Online voting opens today for $2,000 prize from The National Road Safety Foundation and debut showing at Chicago Auto Show.
Entries from three Chicagoland teens in the second annual Drive Safe Chicago PSA Contest have been selected as finalists, and the public now has the chance to vote online to select the winner. The biggest vote-getter will receive a $2,000 prize from The National Road Safety Foundation, a non-profit group that promotes safe driving. The contest, held in conjunction with the Chicago Auto Show, invites teens to spread the word about the dangers of distracted driving with a public service message.
The finalists, Dustin Payne, Paige Ruesch and Abigail Evans, are seniors at Washington Township High School in Indiana's Washington Township. They had their scripts made into finished TV spots by the Emmy Award-winning producer of the nationally syndicated TV show Teen Kids News, who spent two days at the school working with the teens to shoot the public service messages.
"All our finalists have done a great job communicating the risks of distracted driving," said Michelle Anderson, Director of Operations at The National Road Safety Foundation. "Now we invite the public to help select the winner."
After viewing the finalists' spots on the Chicago Auto Show's Facebook page, people can cast a vote for their favorite public service announcement. The winner will be announced Friday, Feb. 12 at the Chicago Auto Show and it will be shown on the show's social media video wall throughout the show, which is open to the public from Feb. 13-21. It also will be broadcast later this year on more than 220 TV stations nationwide.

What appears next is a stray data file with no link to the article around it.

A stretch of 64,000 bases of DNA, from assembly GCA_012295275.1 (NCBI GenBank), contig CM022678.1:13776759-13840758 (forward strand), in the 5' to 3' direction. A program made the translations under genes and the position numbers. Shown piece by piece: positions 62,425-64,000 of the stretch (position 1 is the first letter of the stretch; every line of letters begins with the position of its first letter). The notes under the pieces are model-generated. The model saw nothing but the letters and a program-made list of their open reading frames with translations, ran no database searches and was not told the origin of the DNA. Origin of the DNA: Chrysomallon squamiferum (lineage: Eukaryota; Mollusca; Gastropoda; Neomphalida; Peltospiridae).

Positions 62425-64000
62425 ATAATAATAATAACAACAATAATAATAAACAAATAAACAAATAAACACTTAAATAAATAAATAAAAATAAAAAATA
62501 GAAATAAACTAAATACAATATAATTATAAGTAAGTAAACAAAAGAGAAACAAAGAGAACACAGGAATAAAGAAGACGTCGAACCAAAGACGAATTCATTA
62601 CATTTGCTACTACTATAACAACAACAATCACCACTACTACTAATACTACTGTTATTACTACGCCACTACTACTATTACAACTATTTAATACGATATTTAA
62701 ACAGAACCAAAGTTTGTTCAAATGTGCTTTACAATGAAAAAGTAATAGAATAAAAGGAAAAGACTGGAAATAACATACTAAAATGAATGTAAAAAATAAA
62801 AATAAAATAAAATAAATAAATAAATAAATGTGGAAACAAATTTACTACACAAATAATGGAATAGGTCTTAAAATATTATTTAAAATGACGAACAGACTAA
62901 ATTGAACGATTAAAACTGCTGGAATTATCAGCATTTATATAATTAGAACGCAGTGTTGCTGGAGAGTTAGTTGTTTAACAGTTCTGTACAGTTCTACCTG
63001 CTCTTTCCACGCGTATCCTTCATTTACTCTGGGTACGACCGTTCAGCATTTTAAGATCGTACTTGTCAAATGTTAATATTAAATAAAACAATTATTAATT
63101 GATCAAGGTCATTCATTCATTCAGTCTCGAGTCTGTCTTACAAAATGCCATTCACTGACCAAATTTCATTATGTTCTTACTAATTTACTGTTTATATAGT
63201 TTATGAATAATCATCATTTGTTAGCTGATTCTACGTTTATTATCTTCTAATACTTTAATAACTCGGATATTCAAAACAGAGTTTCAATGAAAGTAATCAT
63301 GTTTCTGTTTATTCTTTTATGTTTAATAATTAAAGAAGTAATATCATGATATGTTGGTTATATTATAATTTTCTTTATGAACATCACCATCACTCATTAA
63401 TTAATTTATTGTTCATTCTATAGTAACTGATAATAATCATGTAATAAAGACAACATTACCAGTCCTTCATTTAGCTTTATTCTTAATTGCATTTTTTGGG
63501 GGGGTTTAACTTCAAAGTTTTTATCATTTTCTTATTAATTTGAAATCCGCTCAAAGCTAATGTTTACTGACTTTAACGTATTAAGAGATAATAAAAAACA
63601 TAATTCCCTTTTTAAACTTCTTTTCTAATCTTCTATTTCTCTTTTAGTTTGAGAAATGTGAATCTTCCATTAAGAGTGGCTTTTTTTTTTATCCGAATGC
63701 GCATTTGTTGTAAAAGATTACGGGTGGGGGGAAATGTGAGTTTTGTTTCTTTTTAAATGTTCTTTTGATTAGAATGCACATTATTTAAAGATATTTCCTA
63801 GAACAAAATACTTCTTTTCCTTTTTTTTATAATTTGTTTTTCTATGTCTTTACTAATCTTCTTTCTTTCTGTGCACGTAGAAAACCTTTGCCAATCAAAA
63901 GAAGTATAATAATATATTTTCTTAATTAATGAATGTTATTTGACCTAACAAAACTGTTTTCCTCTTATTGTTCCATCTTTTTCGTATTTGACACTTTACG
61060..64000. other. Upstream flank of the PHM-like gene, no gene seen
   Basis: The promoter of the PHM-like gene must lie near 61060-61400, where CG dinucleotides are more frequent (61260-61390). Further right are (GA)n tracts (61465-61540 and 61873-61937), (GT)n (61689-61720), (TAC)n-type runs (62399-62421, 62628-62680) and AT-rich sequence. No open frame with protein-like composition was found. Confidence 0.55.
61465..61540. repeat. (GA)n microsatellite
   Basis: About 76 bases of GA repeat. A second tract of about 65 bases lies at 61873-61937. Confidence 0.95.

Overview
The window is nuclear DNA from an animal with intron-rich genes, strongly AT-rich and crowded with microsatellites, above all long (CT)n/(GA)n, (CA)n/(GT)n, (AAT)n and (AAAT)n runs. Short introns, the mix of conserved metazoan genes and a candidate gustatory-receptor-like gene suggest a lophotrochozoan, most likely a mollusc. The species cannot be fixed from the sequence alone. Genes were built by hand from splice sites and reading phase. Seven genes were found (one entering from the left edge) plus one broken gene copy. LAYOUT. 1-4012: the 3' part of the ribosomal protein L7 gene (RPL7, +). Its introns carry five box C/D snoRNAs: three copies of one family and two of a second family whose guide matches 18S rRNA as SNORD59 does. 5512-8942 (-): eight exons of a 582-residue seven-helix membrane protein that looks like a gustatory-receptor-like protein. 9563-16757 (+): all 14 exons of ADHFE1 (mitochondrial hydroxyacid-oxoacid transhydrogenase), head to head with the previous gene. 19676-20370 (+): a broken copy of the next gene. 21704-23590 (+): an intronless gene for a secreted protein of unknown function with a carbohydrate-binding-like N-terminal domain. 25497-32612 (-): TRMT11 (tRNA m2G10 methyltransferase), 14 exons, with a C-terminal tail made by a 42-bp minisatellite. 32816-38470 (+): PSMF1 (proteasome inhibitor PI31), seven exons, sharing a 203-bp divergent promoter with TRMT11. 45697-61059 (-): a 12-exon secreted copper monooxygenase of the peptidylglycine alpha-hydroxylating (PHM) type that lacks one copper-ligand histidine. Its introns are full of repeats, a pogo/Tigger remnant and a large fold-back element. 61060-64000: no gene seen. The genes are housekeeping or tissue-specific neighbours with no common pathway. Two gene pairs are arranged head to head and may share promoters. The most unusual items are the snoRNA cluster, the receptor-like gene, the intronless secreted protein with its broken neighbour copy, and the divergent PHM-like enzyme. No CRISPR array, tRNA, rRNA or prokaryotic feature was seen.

"Distracted driving is a serious risk that needs to be addressed at all levels," said Colin Wickstrom, 2016 Chicago Auto Show chairman. "Today's cars are safer than ever, with many innovations that help avoid crashes and protect occupants in the event of one. But driver inattention - distraction - continues to be a major factor in crashes. We hope the Drive Safe Chicago campaign engages teens to be messengers both to their peers and to all drivers that distracted driving is dangerous driving."
The National Highway Traffic Safety Administration estimates more than 3,300 people are killed every year due to distracted driving, and tens of thousands more are injured. The most talked-about causes of distraction are texting and cell phone use, but drivers also can be distracted by use of other mobile devices like GPS, as well as adjusting sound system controls, talking with passengers or even eating.
Last year's winner was Rachel Diaz, a junior at Porter County Career Center in Valparaiso, Ind.
People can cast their vote for their favorite commercial on the Chicago Auto Show's Facebook page via this link: http://bit.ly/1Sxa7ck. Information about distracted driving and the Drive Safe Chicago Contest can be seen at www.nrsf.org/teenlane/content/drive-safe-chicago.
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